US630407A - Speed-varying mechanism. - Google Patents

Speed-varying mechanism. Download PDF

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Publication number
US630407A
US630407A US1899706900A US630407A US 630407 A US630407 A US 630407A US 1899706900 A US1899706900 A US 1899706900A US 630407 A US630407 A US 630407A
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Prior art keywords
pair
levers
speed
driving
pivots
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Milton O Reeves
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REEVES PULLEY Co
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REEVES PULLEY CO
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    • FMECHANICAL ENGINEERING; LIGHTING; HEATING; WEAPONS; BLASTING
    • F16ENGINEERING ELEMENTS AND UNITS; GENERAL MEASURES FOR PRODUCING AND MAINTAINING EFFECTIVE FUNCTIONING OF MACHINES OR INSTALLATIONS; THERMAL INSULATION IN GENERAL
    • F16HGEARING
    • F16H9/00Gearings for conveying rotary motion with variable gear ratio, or for reversing rotary motion, by endless flexible members
    • F16H9/02Gearings for conveying rotary motion with variable gear ratio, or for reversing rotary motion, by endless flexible members without members having orbital motion
    • F16H9/04Gearings for conveying rotary motion with variable gear ratio, or for reversing rotary motion, by endless flexible members without members having orbital motion using belts, V-belts, or ropes
    • F16H9/12Gearings for conveying rotary motion with variable gear ratio, or for reversing rotary motion, by endless flexible members without members having orbital motion using belts, V-belts, or ropes engaging a pulley built-up out of relatively axially-adjustable parts in which the belt engages the opposite flanges of the pulley directly without interposed belt-supporting members
    • F16H9/16Gearings for conveying rotary motion with variable gear ratio, or for reversing rotary motion, by endless flexible members without members having orbital motion using belts, V-belts, or ropes engaging a pulley built-up out of relatively axially-adjustable parts in which the belt engages the opposite flanges of the pulley directly without interposed belt-supporting members using two pulleys, both built-up out of adjustable conical parts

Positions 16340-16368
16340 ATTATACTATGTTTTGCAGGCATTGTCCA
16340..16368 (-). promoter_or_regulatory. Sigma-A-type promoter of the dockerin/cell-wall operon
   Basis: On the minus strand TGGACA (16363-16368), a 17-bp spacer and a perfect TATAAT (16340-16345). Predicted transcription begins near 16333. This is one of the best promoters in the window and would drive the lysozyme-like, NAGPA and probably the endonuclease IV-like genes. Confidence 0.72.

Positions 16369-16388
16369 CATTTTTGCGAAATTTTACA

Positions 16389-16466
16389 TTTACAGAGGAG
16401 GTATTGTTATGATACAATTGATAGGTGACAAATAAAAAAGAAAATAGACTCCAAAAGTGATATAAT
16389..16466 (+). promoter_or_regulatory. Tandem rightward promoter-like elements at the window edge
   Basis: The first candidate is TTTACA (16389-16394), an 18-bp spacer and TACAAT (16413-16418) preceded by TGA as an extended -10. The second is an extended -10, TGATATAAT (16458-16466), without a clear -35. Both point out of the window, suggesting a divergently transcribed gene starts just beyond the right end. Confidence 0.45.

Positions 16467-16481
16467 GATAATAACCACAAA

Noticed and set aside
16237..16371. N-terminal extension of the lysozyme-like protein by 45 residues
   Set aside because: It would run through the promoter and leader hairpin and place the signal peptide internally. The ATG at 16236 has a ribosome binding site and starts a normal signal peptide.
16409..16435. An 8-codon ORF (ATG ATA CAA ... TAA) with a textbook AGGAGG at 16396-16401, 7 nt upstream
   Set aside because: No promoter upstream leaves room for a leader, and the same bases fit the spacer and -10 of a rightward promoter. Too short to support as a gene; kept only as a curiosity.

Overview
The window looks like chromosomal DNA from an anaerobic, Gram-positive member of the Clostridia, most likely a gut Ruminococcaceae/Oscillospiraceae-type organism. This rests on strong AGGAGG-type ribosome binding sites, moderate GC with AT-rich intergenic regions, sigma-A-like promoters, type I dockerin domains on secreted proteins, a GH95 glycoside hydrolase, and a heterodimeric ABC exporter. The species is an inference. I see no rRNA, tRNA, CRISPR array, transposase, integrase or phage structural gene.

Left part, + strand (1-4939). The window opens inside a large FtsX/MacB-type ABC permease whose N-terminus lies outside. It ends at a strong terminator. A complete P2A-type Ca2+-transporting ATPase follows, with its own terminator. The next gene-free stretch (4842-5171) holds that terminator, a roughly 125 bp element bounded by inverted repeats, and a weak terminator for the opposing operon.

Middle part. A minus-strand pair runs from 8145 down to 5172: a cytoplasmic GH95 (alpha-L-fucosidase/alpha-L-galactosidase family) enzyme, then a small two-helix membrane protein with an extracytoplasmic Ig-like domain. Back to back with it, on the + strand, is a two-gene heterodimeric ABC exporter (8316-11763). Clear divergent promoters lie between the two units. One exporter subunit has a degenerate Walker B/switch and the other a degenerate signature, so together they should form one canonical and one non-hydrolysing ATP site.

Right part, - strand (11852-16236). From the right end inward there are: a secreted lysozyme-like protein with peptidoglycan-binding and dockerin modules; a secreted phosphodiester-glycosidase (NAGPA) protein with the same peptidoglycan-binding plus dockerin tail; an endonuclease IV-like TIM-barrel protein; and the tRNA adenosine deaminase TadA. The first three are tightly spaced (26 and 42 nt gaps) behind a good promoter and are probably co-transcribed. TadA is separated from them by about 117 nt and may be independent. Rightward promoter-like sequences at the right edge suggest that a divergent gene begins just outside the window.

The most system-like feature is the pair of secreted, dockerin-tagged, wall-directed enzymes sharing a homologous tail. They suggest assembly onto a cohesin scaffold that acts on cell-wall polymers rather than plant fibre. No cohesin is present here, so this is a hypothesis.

Description

N0. 630,407. Patented Aug. 8, I899.

' M. O. REEVES.

SPEED VARYING MECHANISM.

(Application filed Feb. 25, 1899.) (No Model.)

3 Sheets-$heet l,

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No. 630,407. Patented Aug. 8, I899. M. 0. REEVES.

SPEED VARYING MECHANISM.

(Application filed Feb. 25, 1899.)

3 sheets sheet 2 (No Model.)-

ANI/I 'N'POR.

N0. 630,407. Patented Aug. 8, I899. M. O. REEVES. SPEED VARYING MECHANISM.

(Application filed Feb. 25, 1899.)

3 Sheets-Sheet 3.

(No Model.)

{NV TOR.

UNITED STATES PATENT OFFICE.

MILTON O. REEVES, OF COLUMBUS, INDIANA, ASSIGNOR TO TH'EREEVES PULLEY COMPANY, OF SAME PLACE.

SPEED-VARYING MECHANISM.

SPEGIFIOATTON forming part of Letterslatent No. 630,407, dated August 8, 1899. Application filed lE'ehruai-y 25,1899. Serial No. 706,900. (No model.)

To all whomt it may concern.-

Be it known that I, MILTON O. REEVES, a citizen of the United States of America, residing at Columbus, in the county of Bartholomew and State of Indiana, have invented certain new and useful Improvements in Speed-l Varying Mechanism, of which the following is a specification.

The object of my invention is to provide a mechanism wherein a variation of speeds from maximum to minimum can be obtained without varying the initial driving speed,and more especially to provide means for maintaining a uniform tension upon the belt in the machine hereinafter described and claimed and also to provide a compact and efficient device.

My invention consists. in the combination and arrangement of parts hereinafter de-' scribed and claimed. Y

The elementary construction of the device each carrying a pair of cone-shaped driving elements splined to its shaft. The members of each pair have their cone-surfaces facing each other. Each driving element is provided with a projecting hub bearing against a ball thrust-bearing. The correspondingbearings of each pair are connected by means of levers pivoted half-way between the shafts, which when oscillated move one pair of driving elements together and move the other pair apart simultaneously therewith. A bevel-i edged driving-belt of suitable construction is stretched between the .pairs of driving elements, and as one pair move apart the belt as sumes a small driving diameter, and simultaneously therewith the other pair move together and the belt assumes a large driving diameter, thus varying the speed of one shaft relatively to the other.